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Economic growth in France, the eurozone’s second largest economy, has stagnated since 2012. Our Risks and Vulnerabilities Country Briefing highlights that one of the biggest threats to the country’s macroeconomic stability is the public debt, which the IMF forecasts will hit record levels in 2014 of 95.8% of GDP. The government has committed to reducing its general government budget deficit to below 3.0% of GDP by 2015 (the EU-wide limit) from 4.3% in 2013.
Many analysts blame the increase in public debt on tax rises such as the VAT increase in 2014 and the effective 75.0% tax on salaries above €1 million (to be paid by companies after conditions were revised), arguing that these have resulted in even more subdued economic growth by weighing down on consumer and business confidence. Others blame the country’s high levels of social welfare spending. Government expenditure on social security and welfare in France accounted for 44.2% of government spending in 2013, amongst the highest in the OECD. Furthermore, the government faces repeated difficulty in carrying out reform or savings cuts because of social discontent and frequent strike action. Yet France is at risk of being the next victim of the eurozone sovereign debt crisis if the public debt continues to escalate, which will harm investor confidence and further damage economic growth prospects.
Source: Euromonitor International from national statistics/Eurostat/International Monetary Fund (IMF), World Economic Outlook (WEO)/OECD/UN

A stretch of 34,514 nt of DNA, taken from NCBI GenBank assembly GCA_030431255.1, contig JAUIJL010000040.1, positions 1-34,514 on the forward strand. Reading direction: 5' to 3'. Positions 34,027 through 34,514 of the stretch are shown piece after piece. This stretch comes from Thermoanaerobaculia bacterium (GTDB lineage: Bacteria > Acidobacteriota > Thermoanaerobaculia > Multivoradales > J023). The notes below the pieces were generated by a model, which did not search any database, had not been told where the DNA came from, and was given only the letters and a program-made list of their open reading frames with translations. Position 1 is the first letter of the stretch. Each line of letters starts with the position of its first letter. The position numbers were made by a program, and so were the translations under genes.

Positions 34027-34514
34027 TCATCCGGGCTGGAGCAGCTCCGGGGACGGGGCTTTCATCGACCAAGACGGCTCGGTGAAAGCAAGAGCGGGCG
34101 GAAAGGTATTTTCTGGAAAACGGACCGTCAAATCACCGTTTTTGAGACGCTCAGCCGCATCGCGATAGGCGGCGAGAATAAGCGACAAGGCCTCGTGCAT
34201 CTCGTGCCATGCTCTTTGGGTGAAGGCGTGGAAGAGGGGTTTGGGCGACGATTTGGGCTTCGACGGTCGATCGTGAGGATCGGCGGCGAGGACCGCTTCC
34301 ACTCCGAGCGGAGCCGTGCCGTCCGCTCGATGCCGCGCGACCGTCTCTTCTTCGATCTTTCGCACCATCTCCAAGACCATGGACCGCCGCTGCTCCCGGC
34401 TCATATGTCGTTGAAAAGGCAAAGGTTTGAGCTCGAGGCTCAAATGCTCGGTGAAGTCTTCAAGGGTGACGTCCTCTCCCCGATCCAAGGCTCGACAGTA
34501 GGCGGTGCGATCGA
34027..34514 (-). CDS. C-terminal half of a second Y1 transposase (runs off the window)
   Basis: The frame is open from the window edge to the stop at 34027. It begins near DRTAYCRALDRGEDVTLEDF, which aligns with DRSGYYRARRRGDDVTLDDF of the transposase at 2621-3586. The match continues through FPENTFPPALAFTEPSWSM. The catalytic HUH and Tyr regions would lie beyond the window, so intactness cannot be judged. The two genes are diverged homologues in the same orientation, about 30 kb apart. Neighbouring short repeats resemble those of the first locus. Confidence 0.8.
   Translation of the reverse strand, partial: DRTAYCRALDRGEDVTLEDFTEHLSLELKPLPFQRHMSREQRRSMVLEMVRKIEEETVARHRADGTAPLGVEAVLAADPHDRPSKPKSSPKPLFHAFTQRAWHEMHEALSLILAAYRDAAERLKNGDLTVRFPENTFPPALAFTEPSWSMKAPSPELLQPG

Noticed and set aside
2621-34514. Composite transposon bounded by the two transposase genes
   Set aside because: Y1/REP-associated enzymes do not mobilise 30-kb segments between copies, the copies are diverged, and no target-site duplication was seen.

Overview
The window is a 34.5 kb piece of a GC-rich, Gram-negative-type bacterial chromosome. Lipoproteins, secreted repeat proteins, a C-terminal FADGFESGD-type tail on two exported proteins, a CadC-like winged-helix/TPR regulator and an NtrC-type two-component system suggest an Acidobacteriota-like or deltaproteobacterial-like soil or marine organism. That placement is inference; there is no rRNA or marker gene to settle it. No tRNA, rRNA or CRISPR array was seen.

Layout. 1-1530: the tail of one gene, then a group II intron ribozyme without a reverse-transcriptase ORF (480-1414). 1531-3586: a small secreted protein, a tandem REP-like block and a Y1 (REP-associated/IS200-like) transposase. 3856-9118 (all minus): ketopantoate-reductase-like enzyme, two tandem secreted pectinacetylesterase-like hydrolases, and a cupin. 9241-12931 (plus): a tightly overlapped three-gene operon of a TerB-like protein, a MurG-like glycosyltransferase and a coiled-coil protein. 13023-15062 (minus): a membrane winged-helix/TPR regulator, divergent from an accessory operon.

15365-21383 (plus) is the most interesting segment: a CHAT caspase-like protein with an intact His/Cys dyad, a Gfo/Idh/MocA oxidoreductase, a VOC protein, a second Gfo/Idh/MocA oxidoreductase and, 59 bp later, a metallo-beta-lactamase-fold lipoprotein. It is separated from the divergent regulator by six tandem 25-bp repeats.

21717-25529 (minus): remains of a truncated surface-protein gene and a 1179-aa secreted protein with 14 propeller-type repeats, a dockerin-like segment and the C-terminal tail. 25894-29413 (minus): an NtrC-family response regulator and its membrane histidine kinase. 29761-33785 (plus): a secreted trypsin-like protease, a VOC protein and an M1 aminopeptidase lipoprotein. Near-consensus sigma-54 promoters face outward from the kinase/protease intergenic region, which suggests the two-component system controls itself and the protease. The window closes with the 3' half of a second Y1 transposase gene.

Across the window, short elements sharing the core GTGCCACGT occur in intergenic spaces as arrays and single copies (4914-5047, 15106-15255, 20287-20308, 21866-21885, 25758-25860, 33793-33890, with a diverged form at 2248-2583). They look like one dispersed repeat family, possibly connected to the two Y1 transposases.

The level of public debt in France is significant, not just for the country’s own macroeconomic stability, but for the entire eurozone should there be a resumption of concerns about unsustainable sovereign debt. This could have spill over effects across the economic bloc, especially as France is the eurozone’s second largest economy. There is currently a debate about how public debt is calculated as France thinks it should not include financial support made to struggling eurozone countries or the ailing banking sector. The IMF forecasts that French public debt will decline to 87.6% of GDP by 2019. Further economic stagnation and persistent high unemployment are risk factors for government debt overall as they contribute to below potential taxation levels. The government needs to push through necessary but unpopular economic reforms in order to kick-start economic growth which will help to bring down the debt burden and subsequently restore confidence in the French economy. Dissatisfaction with the government was made clear by the unprecedented win of the National Front far right party in the European Parliament elections in May 2014.